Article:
Genetic differences that specify unique aspects of human evolution have typically been identified by comparative analyses between the genomes of humans and closely related primates1, including more recently the genomes of archaic hominins2,3. Not all regions of the genome, however, are equally amenable to such study. Recurrent copy number variation (CNV) at chromosome 16p11.2 accounts for approximately 1% of cases of autism4,5 and is mediated by a complex set of segmental duplications, many of which arose recently during human evolution. Here we reconstruct the evolutionary history of the locus and identify bolA family member 2 (BOLA2) as a gene duplicated exclusively in Homo sapiens. We estimate that a 95-kilobase-pair segment containing BOLA2 duplicated across the critical region approximately 282 thousand years ago (ka), one of the latest among a series of genomic changes that dramatically restructured the locus during hominid evolution. All humans examined carried one or more copies of the duplication, which nearly fixed early in the human lineage—a pattern unlikely to have arisen so rapidly in the absence of selection (P < 0.0097). We show that the duplication of BOLA2 led to a novel, human-specific in-frame fusion transcript and that BOLA2 copy number correlates with both RNA expression (r = 0.36) and protein level (r = 0.65), with the greatest expression difference between human and chimpanzee in experimentally derived stem cells. Analyses of 152 patients carrying a chromosome 16p11.2 rearrangement show that more than 96% of breakpoints occur within the H. sapiens-specific duplication. In summary, the duplicative transposition of BOLA2 at the root of the H. sapiens lineage about 282 ka simultaneously increased copy number of a gene associated with iron homeostasis and predisposed our species to recurrent rearrangements associated with disease.
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Gene Expression Omnibus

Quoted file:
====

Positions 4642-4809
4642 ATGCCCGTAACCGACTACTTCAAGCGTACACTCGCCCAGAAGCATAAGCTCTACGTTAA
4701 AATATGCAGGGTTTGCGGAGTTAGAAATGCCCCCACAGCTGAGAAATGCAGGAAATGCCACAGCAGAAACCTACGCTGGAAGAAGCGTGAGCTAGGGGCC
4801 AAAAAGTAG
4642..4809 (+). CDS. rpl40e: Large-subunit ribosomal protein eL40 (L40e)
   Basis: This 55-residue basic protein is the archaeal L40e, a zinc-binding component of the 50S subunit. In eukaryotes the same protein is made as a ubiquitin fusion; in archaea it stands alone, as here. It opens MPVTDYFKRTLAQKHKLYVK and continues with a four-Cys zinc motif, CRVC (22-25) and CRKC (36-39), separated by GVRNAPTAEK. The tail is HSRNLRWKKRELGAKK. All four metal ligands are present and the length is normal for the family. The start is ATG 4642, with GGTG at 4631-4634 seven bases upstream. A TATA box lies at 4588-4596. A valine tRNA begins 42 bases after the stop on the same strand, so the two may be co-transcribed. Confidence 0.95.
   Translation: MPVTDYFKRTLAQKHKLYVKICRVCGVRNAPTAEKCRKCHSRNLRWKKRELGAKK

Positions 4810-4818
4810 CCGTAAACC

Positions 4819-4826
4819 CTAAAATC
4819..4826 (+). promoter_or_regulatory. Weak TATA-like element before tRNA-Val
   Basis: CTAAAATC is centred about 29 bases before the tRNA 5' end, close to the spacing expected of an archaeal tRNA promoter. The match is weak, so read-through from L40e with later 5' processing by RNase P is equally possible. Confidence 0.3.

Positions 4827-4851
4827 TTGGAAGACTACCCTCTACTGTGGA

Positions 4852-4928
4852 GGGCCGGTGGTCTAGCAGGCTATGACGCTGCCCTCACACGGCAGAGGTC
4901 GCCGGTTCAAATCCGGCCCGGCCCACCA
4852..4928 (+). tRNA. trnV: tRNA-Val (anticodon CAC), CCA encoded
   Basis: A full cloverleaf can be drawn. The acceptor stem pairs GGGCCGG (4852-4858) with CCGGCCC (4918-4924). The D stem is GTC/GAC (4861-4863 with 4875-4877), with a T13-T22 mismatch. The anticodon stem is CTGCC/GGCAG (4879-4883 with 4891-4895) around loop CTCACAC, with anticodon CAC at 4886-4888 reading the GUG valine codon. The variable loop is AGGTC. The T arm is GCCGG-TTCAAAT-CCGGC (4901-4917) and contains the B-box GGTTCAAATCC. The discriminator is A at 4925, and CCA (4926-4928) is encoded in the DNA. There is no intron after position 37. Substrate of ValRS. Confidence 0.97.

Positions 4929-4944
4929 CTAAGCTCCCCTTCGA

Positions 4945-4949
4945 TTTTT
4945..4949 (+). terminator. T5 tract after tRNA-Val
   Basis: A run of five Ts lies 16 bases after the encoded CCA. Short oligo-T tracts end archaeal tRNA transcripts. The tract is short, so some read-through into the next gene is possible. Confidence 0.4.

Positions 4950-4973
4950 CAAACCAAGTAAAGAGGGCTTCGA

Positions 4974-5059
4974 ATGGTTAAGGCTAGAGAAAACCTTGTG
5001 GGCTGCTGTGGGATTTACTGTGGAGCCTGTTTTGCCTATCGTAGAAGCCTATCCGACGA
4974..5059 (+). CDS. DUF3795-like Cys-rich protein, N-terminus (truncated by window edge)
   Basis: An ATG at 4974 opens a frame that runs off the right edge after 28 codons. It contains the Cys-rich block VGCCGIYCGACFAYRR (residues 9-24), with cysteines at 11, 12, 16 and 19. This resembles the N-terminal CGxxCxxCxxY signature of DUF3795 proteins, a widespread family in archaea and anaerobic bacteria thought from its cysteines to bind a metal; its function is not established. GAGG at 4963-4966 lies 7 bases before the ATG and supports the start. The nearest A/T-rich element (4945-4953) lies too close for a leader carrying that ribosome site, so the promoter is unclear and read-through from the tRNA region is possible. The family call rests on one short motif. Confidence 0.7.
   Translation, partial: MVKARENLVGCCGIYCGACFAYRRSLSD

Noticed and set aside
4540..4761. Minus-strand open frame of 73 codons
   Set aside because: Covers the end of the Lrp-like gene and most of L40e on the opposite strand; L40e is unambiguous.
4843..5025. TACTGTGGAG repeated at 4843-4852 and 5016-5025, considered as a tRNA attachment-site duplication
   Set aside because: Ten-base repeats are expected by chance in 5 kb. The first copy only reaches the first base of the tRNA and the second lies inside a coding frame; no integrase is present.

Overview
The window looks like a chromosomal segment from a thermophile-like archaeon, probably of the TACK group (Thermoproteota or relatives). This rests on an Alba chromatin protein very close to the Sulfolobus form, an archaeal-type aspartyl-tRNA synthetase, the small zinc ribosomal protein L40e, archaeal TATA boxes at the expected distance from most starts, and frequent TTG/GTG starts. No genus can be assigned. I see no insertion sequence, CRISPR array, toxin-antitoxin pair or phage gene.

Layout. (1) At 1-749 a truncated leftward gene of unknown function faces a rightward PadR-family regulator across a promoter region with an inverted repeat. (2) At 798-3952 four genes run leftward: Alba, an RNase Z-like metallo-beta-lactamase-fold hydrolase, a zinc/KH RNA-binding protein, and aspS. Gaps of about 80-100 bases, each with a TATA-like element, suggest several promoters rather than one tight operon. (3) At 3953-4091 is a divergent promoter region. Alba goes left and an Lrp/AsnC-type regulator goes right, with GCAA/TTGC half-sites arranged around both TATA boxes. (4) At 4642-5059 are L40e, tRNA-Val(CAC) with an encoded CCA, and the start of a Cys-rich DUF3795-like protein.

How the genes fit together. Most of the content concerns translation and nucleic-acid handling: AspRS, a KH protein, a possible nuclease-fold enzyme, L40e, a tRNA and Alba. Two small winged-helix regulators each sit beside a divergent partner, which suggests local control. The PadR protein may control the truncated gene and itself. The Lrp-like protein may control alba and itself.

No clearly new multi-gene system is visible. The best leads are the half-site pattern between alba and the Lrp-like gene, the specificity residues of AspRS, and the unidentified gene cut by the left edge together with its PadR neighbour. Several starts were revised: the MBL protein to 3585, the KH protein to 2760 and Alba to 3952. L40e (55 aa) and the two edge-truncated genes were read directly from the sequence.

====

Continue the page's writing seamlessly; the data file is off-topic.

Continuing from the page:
Clone sequences, haplotype contig sequences and MIP data are available at the NCBI BioProject database under accession number PRJNA325679. RNA-seq data for neural progenitor cells and neurons are available at NCBI Gene Expression Omnibus under accession numbers GSE47626 and GSE83638. Patient WGS and MIP data are available at SFARI Base (https://sfari.org/resources/sfari-base) under accession numbers SFARI_SVIP_WGS_1 and SFARI_SVIP_MIPS_1.
We thank families at the participating Simons Variation in Individuals Project (Simons VIP) and Simons Simplex Collection sites, as well as the Simons VIP Consortium. Approved researchers can obtain the Simons VIP data set, the Simons Simplex Collection data set and/or biospecimens by applying at https://base.sfari.org. We thank M. Chaisson for single-molecule, real-time WGS data, B. Vernot for archaic introgression data, B. J. Nelson and K. Munson for technical assistance, M. L. Gage for editorial comments and T. Brown for assistance with manuscript preparation. This work was supported by the Paul G. Allen Foundation (grant 11631 to E.E.E.), the Simons Foundation Autism Research Initiative (SFARI 303241 to E.E.E. and 274424 to A.R.), the US National Institutes of Health (NIH grant 2R01HG002385 to E.E.E.), the Swiss National Science Foundation (31003A_160203 and CRSII33-133044 to A.R.) and funds from NIH TR01 MH095741, the Helmsley Charitable Fund, the Mathers Foundation and the JPB Foundation (to F.H.G.). X.N. was supported by a US National Science Foundation Graduate Research Fellowship under grant DGE-1256082. G.G. was awarded a Pro-Women Scholarship from the Faculty of Biology and Medicine, University of Lausanne. M.H.D. is supported by US National Institute of Mental Health grant 1F30MH105055-01. O.P. is a recipient of a Human Frontier Science Program postdoctoral fellowship. L.B. is supported by EC grant N653706, project iNEXT. S.C.B. and F.C. were supported by an Ente Cassa di Risparmio grant (2013/7201). E.E.E. is an investigator of the Howard Hughes Medical Institute. The funders had no role in study design, data collection and analysis, decision to publish or preparation of the manuscript.
Extended data figures
This file contains Supplementary Tables 1-19.
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FEBS Letters (2019)